1-Sept-22 4. Demand and Supply as Consequences of Utility and Profit Maximization with Production Functions
Characterizing rationality with exponential utility functions. Advantages over the net benefit maximizing approach. Exponential utility functions and demand.  Exponential Production Functions and Supply. As an alternative grounding for competitive equilibrium and comparative Statics. (2 lectures)  E-QUIZ-2


5. Monopolistic Markets. Maximizing profits with a downward sloping demand curve. (1 lecture)
Review for First Exam
First Exam
Review of First Exam

II. Choice Under Uncertainty and Intertemporal Choice
22-Sept-22 5. Expected Utility Maximizing Choices
Expected values with discrete and continuous probability functions. Maximizing expected utility.  Individual demand curves when product quality is uncertain. Supply curves when market prices are uncertain. lottery games (2 lectures)  E-QUIZ-3

29-Sept-22 6. Intertemporal Choice
Present discounted values with finite and infinite time periods. Importance of time discount rates for intertemporal calculations.  Combining intertemporal choice and choice under uncertainty. (3 lectures)  E-QUIZ-4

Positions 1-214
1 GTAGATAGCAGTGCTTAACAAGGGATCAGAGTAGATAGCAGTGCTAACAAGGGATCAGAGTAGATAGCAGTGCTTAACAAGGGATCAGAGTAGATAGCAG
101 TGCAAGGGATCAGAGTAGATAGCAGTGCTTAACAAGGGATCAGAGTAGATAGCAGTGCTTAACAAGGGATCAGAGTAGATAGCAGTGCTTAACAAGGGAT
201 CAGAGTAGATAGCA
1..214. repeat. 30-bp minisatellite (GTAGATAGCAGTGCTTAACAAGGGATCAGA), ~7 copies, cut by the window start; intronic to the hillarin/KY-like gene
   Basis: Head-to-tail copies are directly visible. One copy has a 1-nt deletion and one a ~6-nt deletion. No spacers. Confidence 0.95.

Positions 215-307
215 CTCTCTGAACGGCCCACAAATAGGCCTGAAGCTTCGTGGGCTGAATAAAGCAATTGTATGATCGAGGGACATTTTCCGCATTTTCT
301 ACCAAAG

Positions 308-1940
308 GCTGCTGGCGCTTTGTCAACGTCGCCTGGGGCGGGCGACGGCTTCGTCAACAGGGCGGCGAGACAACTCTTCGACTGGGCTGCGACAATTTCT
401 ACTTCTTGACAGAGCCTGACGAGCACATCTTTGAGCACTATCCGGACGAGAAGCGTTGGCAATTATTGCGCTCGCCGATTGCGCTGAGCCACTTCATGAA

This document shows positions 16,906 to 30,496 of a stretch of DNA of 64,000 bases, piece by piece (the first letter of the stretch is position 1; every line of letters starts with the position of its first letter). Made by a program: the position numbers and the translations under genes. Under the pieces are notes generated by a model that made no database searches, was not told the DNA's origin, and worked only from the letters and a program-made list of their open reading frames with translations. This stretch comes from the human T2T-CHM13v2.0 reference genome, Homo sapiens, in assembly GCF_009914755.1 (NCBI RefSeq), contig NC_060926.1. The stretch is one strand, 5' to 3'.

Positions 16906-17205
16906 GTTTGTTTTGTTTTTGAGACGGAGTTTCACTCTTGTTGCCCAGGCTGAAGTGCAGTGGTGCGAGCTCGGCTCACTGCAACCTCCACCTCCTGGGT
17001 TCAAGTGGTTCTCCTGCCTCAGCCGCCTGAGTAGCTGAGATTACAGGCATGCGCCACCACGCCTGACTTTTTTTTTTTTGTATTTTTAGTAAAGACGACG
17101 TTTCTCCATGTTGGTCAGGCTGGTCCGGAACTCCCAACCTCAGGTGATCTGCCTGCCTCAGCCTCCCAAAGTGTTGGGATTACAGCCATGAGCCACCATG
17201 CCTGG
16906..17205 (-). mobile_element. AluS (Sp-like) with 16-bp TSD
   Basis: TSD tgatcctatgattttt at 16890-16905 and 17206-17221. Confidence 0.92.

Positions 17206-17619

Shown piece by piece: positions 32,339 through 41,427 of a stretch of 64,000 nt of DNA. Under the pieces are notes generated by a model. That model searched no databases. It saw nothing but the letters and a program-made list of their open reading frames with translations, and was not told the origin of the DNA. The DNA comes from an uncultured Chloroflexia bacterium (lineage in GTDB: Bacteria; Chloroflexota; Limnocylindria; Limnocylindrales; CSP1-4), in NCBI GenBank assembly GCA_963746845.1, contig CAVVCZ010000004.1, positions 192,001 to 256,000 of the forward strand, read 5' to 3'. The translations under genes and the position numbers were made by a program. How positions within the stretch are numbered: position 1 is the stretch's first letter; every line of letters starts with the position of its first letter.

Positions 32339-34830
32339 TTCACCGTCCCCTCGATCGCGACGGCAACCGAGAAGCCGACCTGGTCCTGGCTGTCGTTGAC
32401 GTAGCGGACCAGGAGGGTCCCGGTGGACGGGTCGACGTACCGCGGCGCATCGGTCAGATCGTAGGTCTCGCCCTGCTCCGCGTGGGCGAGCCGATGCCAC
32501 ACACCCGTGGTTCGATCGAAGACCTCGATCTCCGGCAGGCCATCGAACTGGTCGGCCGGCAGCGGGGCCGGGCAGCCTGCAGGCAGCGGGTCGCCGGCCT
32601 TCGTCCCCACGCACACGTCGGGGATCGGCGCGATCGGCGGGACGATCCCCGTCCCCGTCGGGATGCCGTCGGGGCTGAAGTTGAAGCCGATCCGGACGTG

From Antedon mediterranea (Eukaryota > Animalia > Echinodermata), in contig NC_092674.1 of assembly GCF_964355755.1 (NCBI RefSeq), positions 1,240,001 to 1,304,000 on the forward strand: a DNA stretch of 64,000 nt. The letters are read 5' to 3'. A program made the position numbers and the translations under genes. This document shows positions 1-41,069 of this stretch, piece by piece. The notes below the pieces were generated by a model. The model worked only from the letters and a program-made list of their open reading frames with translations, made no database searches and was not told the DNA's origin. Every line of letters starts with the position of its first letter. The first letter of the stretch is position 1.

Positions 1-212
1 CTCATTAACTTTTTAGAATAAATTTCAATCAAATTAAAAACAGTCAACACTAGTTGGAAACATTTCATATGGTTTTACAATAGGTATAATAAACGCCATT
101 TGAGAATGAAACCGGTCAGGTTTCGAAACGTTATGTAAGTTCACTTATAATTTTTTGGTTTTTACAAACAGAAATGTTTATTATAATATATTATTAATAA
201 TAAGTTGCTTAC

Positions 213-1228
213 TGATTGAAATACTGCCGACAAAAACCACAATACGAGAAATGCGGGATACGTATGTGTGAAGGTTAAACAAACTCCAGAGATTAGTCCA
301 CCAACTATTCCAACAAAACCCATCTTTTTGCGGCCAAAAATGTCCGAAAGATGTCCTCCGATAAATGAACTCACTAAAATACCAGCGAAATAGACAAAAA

III. An Introduction to Non-Cooperative Game Theory

5. Introduction to Non-Cooperative Game Theory: Game Matrices and the Concepts of a Nash Equilibrium and Best Reply Function (in games with 2 players with countable numbers of strategies).  (1 lecture) E-QUIZ-5
6. Games with Infinite (Continuous) Numbers of Strategies: Illustration: Lotteries with 2 and N players. Lotteries as contests, Dissipation Rates.  Application to politics: Rent Seeking. E-QUIZ-6
(2 lectures)


7. Imperfect Competition: Duopoly Models, etc, As Games
Cournot and Stackelberg Duopoly, the Effect of Entry in Cournot Markets (2 lectures) E-QUIZ-7

Review for Second Exam  STUDY GUIDE II.
Tentative Travel Day (PPE society) for Prof Congleton  / No Class

Second Exam
Review of Second Exam

14-18 Nov 22
Tentative Travel Week (Japanese Public Policy Association) for Prof Congleton / 8. Nash Equilibria to Finite Repeated Games (Prerecorded Lectures online unless Covid etc causes the conference in Japan to be on line via zoom or something similar)

19-27 Nov 22
Thanksgiving-Fall Recess / No Class

IV. Generalizing with Abstract Functional Forms

29-Nov-22 9. Demand and Supply with Abstract (but shaped) Functions

. Generalized Concave Utility Functions and Demand. Generalized Cost Functions and Supply. The Mathematics of downward sloping demand curves and upward sloping supply curves  Comparative Statics using the Implicit Function Differentiation Theorem (3 lectures). E-QUIZ-8
8-Dec-22 10. Overview of the course and Paper Workshop

Final Papers on an Economic or a Political Topic Using Mathetmatical Tools from this Course.
Due by Email at Midnight on the Scheduled Exam Day


Eight Quizzes
Class Participation
Two Exams
Final Paper
Marginal extra credit for extra-helpful class participation (up to 2-3% bonus)